Economic Recovery and the Fed

by William Margeson

In his book The Holy Grail of Macroeconomics: Lessons from Japan’s Great Recession, intended to inform economic policy in the wake of the Great Recession, economist Richard Koo writes:  “…the current recession is the result of the private sector saving more at a time when there are not enough borrowers to go around.”  Writing with Robin Wells in the New York Review of Books, Paul Krugman endorses Koo’s interpretation, “In our view, Koo makes a persuasive case. Unfortunately, it’s not a case currently making any headway in American politics. In particular, at this point there is zero chance of getting any significant stimulus through the US Congress…”

There are at least two apposite policy responses:  (1) the government increases spending financed by borrowing; or (2) the Federal Reserve aggressively pursues a strategy to induce the private sector to spend.

While it is mathematically impossible to assign a lower probability than zero to the possibility that Congress will pass further stimulus, today’s elections will almost certainly increase the level of confidence one can have in that estimate.  Given the cataplexy of Congress, therefore, the forthcoming November statement of the Federal Reserve Open Market Committee is of acute importance to the prospect of economic recovery.

It is widely expected that the Federal Reserve will announce a plan to pursue a second round of quantitative easing, QE2 as it has been dubbed, in which the Fed will purchase some quantity of government debt in order to increase the money supply.  This strategy is intended to lower the long-term interest rate and raise expectations of inflation, which should induce the private sector to substitute toward current spending.  Ultimately, QE2 should translate into reduced unemployment.

In an interview with Ezra Klein, Nobel laureate Joseph Stiglitz argued that QE2 is a poor strategy for promoting recovery because the recession has adversely affected “the various channels through which monetary policy will operate,” thus diminishing its expected value.  Stiglitz contends that fiscal policy is optimal.

I have no reason to doubt that Stiglitz is correct.  However, that fiscal policy is the optimal route to recovery does not necessarily entail that monetary policy should not be pursued, especially considering that the odds of a sufficient fiscal policy response are comparable to those that all Americans will opt for a tofu turkey this Thanksgiving out of concern for the environment.  Although the effect of further quantitative easing is likely to be significantly weaker than the effect of aggressive fiscal stimulus, it is probably better than nothing.  Despite Krugman’s prognosis that QE2 will amount to “a mild mitigation at best,” Krugman and Wells argue in the NYRB essay cited above:  “…monetary expansion should be pursued through every route possible—yes, it’s uncertain how effective any given measure would be, but that’s no reason not to try.”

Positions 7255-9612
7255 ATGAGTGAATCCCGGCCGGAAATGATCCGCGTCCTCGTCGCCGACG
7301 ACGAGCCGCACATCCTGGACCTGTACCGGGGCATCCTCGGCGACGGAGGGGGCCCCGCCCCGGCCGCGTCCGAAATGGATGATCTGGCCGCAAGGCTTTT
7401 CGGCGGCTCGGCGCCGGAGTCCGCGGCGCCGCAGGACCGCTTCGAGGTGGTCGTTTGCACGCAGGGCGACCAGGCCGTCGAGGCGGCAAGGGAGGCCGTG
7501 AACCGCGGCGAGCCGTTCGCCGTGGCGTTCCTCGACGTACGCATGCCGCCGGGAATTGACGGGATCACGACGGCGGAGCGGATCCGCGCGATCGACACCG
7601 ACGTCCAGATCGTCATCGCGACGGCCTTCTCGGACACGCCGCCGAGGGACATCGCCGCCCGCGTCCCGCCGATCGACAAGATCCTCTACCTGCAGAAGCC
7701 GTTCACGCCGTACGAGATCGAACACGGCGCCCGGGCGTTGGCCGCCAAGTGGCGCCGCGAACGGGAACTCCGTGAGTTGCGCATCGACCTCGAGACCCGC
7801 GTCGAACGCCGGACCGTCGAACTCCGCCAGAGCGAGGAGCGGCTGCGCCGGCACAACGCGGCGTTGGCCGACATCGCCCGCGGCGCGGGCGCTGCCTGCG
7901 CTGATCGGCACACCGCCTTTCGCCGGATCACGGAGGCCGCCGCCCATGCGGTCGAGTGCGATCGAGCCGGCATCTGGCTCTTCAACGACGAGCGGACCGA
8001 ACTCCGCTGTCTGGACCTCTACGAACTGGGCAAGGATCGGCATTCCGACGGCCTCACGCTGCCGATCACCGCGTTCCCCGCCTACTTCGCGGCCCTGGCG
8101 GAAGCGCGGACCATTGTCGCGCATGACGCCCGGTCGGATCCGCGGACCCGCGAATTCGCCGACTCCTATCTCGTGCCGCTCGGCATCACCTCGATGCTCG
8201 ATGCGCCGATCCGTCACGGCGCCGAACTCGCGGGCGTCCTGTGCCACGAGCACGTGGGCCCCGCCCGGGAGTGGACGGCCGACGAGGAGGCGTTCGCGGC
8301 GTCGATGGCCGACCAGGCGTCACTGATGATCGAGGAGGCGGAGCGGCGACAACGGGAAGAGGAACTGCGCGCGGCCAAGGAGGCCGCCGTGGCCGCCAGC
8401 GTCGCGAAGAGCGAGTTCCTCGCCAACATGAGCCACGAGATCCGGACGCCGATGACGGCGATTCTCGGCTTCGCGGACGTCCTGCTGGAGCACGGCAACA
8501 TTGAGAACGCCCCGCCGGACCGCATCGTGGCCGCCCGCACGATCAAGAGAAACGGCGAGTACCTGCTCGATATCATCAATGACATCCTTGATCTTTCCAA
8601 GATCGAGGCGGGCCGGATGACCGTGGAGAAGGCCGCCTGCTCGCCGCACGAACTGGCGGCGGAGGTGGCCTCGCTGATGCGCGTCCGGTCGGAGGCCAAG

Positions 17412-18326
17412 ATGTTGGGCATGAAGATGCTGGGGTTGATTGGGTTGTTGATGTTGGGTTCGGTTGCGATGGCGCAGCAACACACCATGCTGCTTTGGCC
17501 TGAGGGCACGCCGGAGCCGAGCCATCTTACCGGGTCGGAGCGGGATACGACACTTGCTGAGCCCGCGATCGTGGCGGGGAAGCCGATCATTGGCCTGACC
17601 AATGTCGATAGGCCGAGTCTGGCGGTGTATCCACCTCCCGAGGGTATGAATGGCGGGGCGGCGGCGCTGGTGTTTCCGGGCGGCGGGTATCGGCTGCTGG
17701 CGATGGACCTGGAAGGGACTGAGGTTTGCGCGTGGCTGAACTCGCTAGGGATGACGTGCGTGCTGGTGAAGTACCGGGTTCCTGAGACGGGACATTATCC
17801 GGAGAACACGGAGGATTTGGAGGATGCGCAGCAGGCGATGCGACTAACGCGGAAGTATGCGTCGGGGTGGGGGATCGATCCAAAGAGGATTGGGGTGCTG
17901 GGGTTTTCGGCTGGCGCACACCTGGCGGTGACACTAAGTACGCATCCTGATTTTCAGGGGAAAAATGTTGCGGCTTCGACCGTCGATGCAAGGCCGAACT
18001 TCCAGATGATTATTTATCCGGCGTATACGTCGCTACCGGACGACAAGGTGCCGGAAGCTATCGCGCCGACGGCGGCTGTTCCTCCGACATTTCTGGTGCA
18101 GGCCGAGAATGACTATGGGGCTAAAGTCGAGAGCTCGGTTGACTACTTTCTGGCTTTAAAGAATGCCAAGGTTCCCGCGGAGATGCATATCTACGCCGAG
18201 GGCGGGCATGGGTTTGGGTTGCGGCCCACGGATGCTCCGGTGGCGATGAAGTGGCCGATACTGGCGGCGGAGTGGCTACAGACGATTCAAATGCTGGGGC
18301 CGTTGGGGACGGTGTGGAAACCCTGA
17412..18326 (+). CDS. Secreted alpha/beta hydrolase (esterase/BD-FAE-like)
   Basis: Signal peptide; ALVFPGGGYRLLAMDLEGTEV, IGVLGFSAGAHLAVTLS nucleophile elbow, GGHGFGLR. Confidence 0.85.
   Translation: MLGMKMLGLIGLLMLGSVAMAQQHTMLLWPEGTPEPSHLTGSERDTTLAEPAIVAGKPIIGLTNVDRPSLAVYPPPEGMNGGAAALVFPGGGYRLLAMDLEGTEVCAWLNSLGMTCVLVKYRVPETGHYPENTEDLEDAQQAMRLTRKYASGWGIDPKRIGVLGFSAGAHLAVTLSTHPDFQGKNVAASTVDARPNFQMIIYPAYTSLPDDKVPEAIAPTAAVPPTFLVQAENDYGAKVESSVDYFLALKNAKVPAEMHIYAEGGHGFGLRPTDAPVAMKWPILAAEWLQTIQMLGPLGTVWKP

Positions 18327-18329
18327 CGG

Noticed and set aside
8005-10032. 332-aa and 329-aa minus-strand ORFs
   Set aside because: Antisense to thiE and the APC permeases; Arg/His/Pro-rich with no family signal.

Ideally, both fiscal and monetary policy would be deployed to stimulate the economy, but, as in so many instances, the policy response that is feasible is not the one that is optimal.  That doesn’t mean it should be rejected, however.  In compliance with its charter, the Fed should pursue further monetary policy to stimulate the economy and reduce unemployment.  Second, it has been argued that because Bernanke wields particular influence among Republicans, he should make an unequivocal and public case for fiscal stimulus.  Considering that Republicans are almost assured a majority in the House, Bernanke’s strong vocal support for fiscal stimulus is of pressing importance.  But as Sewell Chan reported in the New York Times last week, his reticence and timidity might undermine his policy objectives.

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